Tech-savvy but media obtuse

Published April 26, 2021
It’s not uncommon for nouveau riche founders with freshly scored money to inquire journalists if they are looking to cover them in return for sponsorship.
It’s not uncommon for nouveau riche founders with freshly scored money to inquire journalists if they are looking to cover them in return for sponsorship.

“The media only spreads lies,” says every other Bashir as he opens WhatsApp and forwards conspiracy theories or pictures of miracles with “Allah” written in the sky. While there is no shortage of media haters (who overwhelmingly rely on clickbait links on online platforms) in the country, the corporate sector is particularly apprehensive about how these publications spread propaganda and negativity. Because obviously with everything on fire, journalists should be talking about how beautiful mountains in the north are rather than informing people on the political and economic uncertainties.

The animosity between media organisations (at least those with some semblance of an editorial policy that is not decided on by the marketing department) and corporates is not exactly a new phenomenon. Wirecard’s aggressive campaign against the Financial Times before being found guilty of cooking up books is perhaps the most recent high-profile example. However, the two, in the end, operate as frenemies because money trumps all.

With startups, that dynamic is different as news platforms don’t really have much monetary (or any for that matter) benefit derived from these small companies. On the other hand, you hear startups crib about how the local media is not doing much to create awareness or must do more to promote the ecosystem. First of all, let me say in the most unambiguous terms: the media’s job is not to promote any industry. There are associations or lobby groups for that.

It’s not uncommon for nouveau riche founders with freshly scored money to inquire journalists if they are looking to cover them in return for sponsorship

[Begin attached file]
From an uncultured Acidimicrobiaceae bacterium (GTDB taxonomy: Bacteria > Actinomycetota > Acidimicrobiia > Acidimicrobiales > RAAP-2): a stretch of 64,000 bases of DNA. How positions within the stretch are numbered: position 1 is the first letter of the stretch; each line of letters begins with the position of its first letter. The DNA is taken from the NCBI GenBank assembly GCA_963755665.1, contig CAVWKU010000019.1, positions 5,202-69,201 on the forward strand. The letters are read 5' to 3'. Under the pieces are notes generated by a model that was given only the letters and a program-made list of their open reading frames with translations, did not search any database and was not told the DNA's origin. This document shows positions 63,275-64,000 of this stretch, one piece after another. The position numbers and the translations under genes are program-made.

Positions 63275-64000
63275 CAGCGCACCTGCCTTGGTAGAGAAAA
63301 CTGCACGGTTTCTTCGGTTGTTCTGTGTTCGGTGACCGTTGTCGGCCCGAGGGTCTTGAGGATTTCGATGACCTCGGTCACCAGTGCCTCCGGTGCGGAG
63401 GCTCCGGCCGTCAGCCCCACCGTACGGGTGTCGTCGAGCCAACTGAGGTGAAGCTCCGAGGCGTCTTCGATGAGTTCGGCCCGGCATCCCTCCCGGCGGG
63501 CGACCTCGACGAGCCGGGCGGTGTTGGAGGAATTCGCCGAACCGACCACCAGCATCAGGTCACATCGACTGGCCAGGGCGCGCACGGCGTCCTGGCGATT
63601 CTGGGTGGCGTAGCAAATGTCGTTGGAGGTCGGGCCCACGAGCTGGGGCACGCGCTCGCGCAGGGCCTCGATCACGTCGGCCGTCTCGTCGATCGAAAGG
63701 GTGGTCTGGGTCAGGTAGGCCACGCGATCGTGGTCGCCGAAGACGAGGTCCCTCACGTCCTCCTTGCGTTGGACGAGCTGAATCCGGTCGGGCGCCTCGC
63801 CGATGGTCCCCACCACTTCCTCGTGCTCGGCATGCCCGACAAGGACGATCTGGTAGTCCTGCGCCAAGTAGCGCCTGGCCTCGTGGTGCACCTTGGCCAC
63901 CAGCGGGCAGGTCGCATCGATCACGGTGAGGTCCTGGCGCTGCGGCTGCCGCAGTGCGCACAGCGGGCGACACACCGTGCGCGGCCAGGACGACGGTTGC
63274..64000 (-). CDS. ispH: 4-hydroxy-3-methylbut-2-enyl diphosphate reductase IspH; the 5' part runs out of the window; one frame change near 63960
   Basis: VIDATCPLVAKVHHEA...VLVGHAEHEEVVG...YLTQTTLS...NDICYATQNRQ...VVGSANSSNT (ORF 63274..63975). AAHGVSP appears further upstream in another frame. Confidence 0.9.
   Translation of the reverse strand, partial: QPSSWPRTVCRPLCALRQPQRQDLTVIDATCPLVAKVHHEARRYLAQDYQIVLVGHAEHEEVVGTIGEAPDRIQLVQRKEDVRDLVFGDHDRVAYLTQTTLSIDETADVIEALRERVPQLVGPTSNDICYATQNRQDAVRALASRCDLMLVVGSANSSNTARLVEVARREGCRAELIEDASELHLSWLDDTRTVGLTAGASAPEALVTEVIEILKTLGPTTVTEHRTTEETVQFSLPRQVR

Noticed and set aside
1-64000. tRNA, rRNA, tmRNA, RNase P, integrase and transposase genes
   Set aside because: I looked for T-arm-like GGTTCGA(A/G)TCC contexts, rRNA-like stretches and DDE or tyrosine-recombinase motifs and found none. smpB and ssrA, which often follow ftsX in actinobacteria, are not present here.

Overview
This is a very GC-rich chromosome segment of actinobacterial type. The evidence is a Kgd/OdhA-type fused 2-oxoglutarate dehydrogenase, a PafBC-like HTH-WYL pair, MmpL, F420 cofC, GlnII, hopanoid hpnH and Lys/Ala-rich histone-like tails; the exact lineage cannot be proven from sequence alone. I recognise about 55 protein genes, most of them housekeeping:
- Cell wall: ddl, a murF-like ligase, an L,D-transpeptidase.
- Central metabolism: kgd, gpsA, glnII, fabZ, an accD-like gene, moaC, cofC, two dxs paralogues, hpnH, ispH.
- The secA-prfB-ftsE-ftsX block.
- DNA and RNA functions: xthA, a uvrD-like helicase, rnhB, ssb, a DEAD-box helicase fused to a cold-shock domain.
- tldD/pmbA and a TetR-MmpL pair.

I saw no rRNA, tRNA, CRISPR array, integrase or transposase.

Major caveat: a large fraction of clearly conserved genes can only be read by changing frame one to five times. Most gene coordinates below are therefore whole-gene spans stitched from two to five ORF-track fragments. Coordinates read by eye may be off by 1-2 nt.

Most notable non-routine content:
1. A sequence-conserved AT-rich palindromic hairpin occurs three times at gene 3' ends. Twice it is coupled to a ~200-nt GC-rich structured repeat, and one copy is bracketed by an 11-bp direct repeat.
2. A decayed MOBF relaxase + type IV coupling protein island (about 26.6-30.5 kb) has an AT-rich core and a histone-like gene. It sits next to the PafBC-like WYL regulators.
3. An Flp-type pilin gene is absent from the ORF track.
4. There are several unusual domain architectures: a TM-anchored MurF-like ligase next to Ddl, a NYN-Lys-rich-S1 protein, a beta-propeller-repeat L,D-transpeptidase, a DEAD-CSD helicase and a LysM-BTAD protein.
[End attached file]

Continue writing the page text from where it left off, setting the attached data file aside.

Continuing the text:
But anyway, ask a founder, even seemingly the most well-read ones, about the last time they read any local/national news? Because if they are complaining about the media not doing much, they’d surely be familiar with what’s lacking? Surprise: a significant number would have absolutely no clue because the last time they picked a paper or read Pakistani news other than through Instagram/Facebook posts, the world hadn’t heard of this virus called Covid-19. In their defence, most would have memorised every single speech (more like Tweet) of their lord Elon Musk.

The phenomenon is more common among younger founders or those with technical backgrounds who, let’s be real, generally aren’t the most well-rounded of the people. But that’s okay. The problem (or at least the annoying bit) is how they tend to self victimise themselves. It’s like mediocre musicians whose only achievement in life was learning Aadat on guitar complaining about how the country doesn’t respect its artists. Sure that’s true too, but this is not why you only have 30 listens on Spotify. Maybe the publications would have featured more of your work if it had anywhere the kind of scale that makes it worthy of coverage. Expecting a national newspaper to write about a basic feature launch on your website that barely manages 500,000 visits a month when the country is in perpetual crisis mode is rather entitled, if not downright delusional.